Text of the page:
Almost 80% of US residents feel secure about the overall state and safety of nuclear energy and power plants, according to a recent survey from TNS. In the June poll, which followed the German chancellor’s visit to the USA, TNS asked a nationally representative sample of 2500 adults about their attitudes toward nuclear power safety and new plants.
An overwhelming 90% of respondents said that the recent events following the Fukushima Daiichi accident in Japan had little to no effect on their concerns over US nuclear energy safety. However, support for building new facilities was only moderate (45% of respondents supported building new facilities), with only 14% strongly opposed future construction.
The results of the poll are similar to one conducted between 24 and 27th March, about two weeks after the Fukushima nuclear accident, according to TNS.
In the March poll, 88% of respondents said that recent events in Japan either have had no effect or only slightly increased their concerns (44% each) about US nuclear energy safety.
The differing opinions between the genders were quite marked in the March poll. Women proved to be much less secure in their feelings about nuclear power than men. Only 14% of women said that they feel very safe personally in relation to US power plants compared with 35% of men. Furthermore over one-half (53%) of women admitted to increased concern about nuclear power safety (vs. 35% of men).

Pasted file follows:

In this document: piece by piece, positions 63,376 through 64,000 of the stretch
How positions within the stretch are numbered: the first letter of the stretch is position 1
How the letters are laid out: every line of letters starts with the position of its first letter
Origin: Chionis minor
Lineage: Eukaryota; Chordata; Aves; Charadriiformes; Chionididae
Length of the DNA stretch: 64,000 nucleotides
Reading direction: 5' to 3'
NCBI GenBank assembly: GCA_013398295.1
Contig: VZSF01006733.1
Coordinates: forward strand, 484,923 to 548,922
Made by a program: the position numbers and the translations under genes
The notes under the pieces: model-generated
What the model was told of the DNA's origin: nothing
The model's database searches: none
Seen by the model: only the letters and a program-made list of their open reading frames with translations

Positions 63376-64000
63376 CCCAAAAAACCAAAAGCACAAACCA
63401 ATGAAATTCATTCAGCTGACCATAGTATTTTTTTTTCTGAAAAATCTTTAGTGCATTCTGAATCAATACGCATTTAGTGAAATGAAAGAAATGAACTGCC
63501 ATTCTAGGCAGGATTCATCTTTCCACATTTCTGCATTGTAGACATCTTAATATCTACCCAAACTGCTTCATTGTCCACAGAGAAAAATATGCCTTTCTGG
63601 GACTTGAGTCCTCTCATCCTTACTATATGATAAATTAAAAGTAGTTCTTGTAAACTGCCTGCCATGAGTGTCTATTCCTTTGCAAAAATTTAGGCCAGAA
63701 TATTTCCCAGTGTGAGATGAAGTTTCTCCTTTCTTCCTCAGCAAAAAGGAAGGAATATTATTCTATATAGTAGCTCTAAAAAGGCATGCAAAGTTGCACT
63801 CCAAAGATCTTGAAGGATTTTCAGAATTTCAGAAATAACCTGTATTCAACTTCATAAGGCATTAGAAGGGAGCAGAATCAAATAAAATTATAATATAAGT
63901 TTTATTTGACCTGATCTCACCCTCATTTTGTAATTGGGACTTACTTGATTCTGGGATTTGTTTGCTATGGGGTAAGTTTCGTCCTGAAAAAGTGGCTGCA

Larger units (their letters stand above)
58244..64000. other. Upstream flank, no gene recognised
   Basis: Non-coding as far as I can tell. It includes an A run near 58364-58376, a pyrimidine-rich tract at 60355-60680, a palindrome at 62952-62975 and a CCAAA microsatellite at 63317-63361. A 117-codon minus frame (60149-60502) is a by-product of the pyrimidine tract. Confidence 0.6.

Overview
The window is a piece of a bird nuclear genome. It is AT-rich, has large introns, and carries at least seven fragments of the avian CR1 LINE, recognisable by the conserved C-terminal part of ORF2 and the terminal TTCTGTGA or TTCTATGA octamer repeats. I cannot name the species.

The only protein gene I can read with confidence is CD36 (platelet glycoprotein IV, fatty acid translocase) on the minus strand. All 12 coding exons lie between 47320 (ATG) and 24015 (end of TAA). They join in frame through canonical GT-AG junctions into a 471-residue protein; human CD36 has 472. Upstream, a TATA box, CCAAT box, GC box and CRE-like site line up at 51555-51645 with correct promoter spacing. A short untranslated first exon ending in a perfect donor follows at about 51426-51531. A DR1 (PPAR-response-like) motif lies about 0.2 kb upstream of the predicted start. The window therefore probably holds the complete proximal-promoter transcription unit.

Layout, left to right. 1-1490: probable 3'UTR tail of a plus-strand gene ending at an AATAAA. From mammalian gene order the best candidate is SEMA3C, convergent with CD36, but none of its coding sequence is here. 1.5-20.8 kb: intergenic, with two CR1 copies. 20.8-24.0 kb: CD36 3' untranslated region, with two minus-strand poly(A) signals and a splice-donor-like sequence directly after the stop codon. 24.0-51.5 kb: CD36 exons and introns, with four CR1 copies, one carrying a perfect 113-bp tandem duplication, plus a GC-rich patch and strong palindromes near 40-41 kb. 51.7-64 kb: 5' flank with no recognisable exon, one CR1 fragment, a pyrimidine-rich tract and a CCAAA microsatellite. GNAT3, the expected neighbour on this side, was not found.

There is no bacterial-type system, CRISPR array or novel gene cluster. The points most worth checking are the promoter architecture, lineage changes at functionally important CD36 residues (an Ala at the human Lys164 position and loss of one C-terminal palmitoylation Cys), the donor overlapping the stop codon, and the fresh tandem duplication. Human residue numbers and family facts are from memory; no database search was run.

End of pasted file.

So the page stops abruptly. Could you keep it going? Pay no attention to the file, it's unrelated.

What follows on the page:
Women were also significantly less enthusiastic about building new plants in the near term. Less than 7% strongly favored new construction, while nearly one half (48%) express either moderate (31%) or strong (17%) opposition. Conversely, nearly two-thirds of men favor building new power plants (35% strongly favor, 30% somewhat favor).
"It appears the combination of the international community planning to scale back nuclear power and continued uncertainty about the future effects of the Japan disaster has had virtually no influence on US attitudes toward nuclear power," said Jim Gill, Senior Vice President at TNS.